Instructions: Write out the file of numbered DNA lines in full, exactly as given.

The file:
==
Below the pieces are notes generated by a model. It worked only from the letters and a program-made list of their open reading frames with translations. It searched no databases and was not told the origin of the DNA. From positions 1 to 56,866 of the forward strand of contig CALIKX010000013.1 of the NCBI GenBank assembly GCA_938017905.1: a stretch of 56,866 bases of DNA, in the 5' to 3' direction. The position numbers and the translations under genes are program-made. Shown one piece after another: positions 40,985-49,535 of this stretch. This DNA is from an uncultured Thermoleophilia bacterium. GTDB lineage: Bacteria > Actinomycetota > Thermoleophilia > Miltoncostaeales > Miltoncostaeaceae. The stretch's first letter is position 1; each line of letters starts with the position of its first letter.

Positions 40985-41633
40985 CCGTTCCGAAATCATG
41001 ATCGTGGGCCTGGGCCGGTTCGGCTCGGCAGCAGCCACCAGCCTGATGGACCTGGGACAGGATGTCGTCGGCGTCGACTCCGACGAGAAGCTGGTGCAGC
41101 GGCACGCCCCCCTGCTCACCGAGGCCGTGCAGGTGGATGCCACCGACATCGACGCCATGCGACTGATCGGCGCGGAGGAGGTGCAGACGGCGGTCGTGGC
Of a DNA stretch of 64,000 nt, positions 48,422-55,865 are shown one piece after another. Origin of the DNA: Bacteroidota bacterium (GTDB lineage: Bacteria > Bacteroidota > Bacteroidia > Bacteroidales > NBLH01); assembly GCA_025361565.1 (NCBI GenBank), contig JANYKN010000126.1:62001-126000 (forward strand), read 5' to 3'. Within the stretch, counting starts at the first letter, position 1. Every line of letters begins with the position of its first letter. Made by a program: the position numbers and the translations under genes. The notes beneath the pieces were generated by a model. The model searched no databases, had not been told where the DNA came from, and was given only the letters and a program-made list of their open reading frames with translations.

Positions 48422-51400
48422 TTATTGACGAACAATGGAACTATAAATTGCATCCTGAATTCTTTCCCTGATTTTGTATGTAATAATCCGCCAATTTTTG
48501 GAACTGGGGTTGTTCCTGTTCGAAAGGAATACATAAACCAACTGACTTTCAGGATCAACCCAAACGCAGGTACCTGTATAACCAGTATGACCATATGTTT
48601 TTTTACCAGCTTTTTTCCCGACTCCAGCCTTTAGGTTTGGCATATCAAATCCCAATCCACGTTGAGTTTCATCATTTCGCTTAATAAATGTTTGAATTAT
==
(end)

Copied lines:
Below the pieces are notes generated by a model. It worked only from the letters and a program-made list of their open reading frames with translations. It searched no databases and was not told the origin of the DNA. From positions 1 to 56,866 of the forward strand of contig CALIKX010000013.1 of the NCBI GenBank assembly GCA_938017905.1: a stretch of 56,866 bases of DNA, in the 5' to 3' direction. The position numbers and the translations under genes are program-made. Shown one piece after another: positions 40,985-49,535 of this stretch. This DNA is from an uncultured Thermoleophilia bacterium. GTDB lineage: Bacteria > Actinomycetota > Thermoleophilia > Miltoncostaeales > Miltoncostaeaceae. The stretch's first letter is position 1; each line of letters starts with the position of its first letter.

Positions 40985-41633
40985 CCGTTCCGAAATCATG
41001 ATCGTGGGCCTGGGCCGGTTCGGCTCGGCAGCAGCCACCAGCCTGATGGACCTGGGACAGGATGTCGTCGGCGTCGACTCCGACGAGAAGCTGGTGCAGC
41101 GGCACGCCCCCCTGCTCACCGAGGCCGTGCAGGTGGATGCCACCGACATCGACGCCATGCGACTGATCGGCGCGGAGGAGGTGCAGACGGCGGTCGTGGC
Of a DNA stretch of 64,000 nt, positions 48,422-55,865 are shown one piece after another. Origin of the DNA: Bacteroidota bacterium (GTDB lineage: Bacteria > Bacteroidota > Bacteroidia > Bacteroidales > NBLH01); assembly GCA_025361565.1 (NCBI GenBank), contig JANYKN010000126.1:62001-126000 (forward strand), read 5' to 3'. Within the stretch, counting starts at the first letter, position 1. Every line of letters begins with the position of its first letter. Made by a program: the position numbers and the translations under genes. The notes beneath the pieces were generated by a model. The model searched no databases, had not been told where the DNA came from, and was given only the letters and a program-made list of their open reading frames with translations.

Positions 48422-51400
48422 TTATTGACGAACAATGGAACTATAAATTGCATCCTGAATTCTTTCCCTGATTTTGTATGTAATAATCCGCCAATTTTTG
48501 GAACTGGGGTTGTTCCTGTTCGAAAGGAATACATAAACCAACTGACTTTCAGGATCAACCCAAACGCAGGTACCTGTATAACCAGTATGACCATATGTTT
48601 TTTTACCAGCTTTTTTCCCGACTCCAGCCTTTAGGTTTGGCATATCAAATCCCAATCCACGTTGAGTTTCATCATTTCGCTTAATAAATGTTTGAATTAT